- A series of three nucleotides in a coding region of a nucleid acid sequence which code for a particular amino acid or stop signal during protein synthesis. DNA and RNA molecules are each written in a language using four "letters" (four nucleotide bases), but the language used to construct proteins includes 20 "letters" (20 different amino acids). Codons provide the key that allows these two languages to be translated into each other. In general, each codon corresponds to a single amino acid (or stop signal), and the full set of codons is called the genetic code. The vast majority of living organisms use what is called the "standard" genetic code, which includes 64 possible permutations, or combinations, of three-letter nucleotide sequences that can be made from the four nucleotides. Of the 64 codons, 61 code for amino acids, and the remaining three code for stop signals. For example, the codon CAG represents the amino acid glutamine, and TAA is a stop codon. The genetic code is described as degenerate, or redundant, because a single amino acid may be coded for by more than one codon. When codons are read from the nucleotide sequence, they are read in succession and do not overlap with one another.
- copy number variation (CNV)
- One of the four nucleotide bases in DNA or RNA; pairs with guanine.
- An acronym for deoxyribonucleic acid, a polymeric molecule made of deoxyribonucleotides. Most often has the form of a "double helix", which consists of two paired DNA molecules and resembles a ladder that has been twisted. The "rungs" of the ladder are made of base pairs, or nucleotides with complementary hydrogen bonding patterns.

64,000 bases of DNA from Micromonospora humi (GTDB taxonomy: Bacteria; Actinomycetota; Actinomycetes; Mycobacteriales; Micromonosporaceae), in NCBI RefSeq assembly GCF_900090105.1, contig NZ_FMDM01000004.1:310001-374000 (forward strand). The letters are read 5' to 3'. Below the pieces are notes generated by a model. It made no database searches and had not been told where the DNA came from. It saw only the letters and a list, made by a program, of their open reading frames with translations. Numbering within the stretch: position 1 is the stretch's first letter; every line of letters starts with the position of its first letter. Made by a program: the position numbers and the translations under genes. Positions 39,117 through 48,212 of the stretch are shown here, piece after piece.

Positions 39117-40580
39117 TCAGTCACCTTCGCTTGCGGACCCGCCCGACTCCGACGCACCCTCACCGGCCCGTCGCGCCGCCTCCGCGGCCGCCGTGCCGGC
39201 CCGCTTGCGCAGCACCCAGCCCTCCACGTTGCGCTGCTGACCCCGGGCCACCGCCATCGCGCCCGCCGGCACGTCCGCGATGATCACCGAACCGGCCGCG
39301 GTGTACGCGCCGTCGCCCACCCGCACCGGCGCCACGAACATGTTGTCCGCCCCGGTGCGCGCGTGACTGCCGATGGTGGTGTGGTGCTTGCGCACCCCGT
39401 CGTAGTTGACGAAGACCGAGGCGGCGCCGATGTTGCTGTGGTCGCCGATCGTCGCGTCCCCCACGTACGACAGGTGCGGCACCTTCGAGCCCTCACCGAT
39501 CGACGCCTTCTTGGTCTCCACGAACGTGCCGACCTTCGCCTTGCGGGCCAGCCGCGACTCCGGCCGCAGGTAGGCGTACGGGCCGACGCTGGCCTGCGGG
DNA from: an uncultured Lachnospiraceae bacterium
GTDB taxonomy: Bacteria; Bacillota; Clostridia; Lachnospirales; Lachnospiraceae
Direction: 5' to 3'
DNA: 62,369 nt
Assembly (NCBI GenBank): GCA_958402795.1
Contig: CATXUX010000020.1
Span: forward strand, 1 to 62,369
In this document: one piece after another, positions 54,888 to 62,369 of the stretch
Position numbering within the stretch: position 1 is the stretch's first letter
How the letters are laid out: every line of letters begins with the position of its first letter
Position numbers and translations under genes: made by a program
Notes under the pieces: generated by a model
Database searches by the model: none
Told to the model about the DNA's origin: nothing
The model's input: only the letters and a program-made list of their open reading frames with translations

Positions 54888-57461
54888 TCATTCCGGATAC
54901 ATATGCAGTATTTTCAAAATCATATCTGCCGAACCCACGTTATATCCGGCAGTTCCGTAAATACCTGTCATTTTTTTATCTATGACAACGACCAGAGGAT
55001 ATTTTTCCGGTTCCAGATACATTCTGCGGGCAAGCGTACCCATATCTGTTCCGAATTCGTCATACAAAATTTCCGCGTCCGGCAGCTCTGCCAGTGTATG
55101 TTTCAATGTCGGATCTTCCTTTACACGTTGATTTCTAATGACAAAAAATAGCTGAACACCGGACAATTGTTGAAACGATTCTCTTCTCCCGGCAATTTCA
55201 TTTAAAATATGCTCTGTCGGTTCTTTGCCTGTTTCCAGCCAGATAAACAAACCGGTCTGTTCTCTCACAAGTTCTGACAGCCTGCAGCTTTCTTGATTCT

- DNA condensation
- DNA fingerprinting
- DNA polymerase
- DNA replication
- The process by which a DNA molecule copies itself, producing two identical copies of one original DNA molecule.
- DNA sequencing
- double helix
- endoplasmic reticulum (ER)
- The change in the heritable characteristics of biological populations over successive generations. In the most traditional sense, it occurs by changes in the frequencies of alleles in a population's gene pool.
- Any part of a gene that encodes a part of the final mature mRNA produced by that gene after introns have been removed by splicing. The term refers to both the sequence as it exists within a DNA molecule and to the corresponding sequence in RNA transcripts.
- extrachromosomal DNA
- fluorescence in situ hybridization (FISH)
- frameshift mutation
- A mutation caused by insertions or deletions of a number of nucleotides in a nucleic acid sequence that is not divisible by three. Because of the triplet nature by which nucleotides code for amino acids, a mutation of this sort causes a shift in the reading frame of the nucleotide sequence, resulting in a grouping of codons completely different from the original downstream of the mutation site. The earlier in the sequence the deletion or insertion occurs, the more altered the final gene product.
- A set of segments of a nucleic acid molecule that contains the information necessary to produce a functional RNA transcript in a controlled manner. In living organisms, it is a unit of heredity and typically encoded in DNA. A particular gene can have multiple different forms, or alleles, which are defined by different sequences of DNA.
- gene dosage
- gene drive
- gene duplication
- gene expression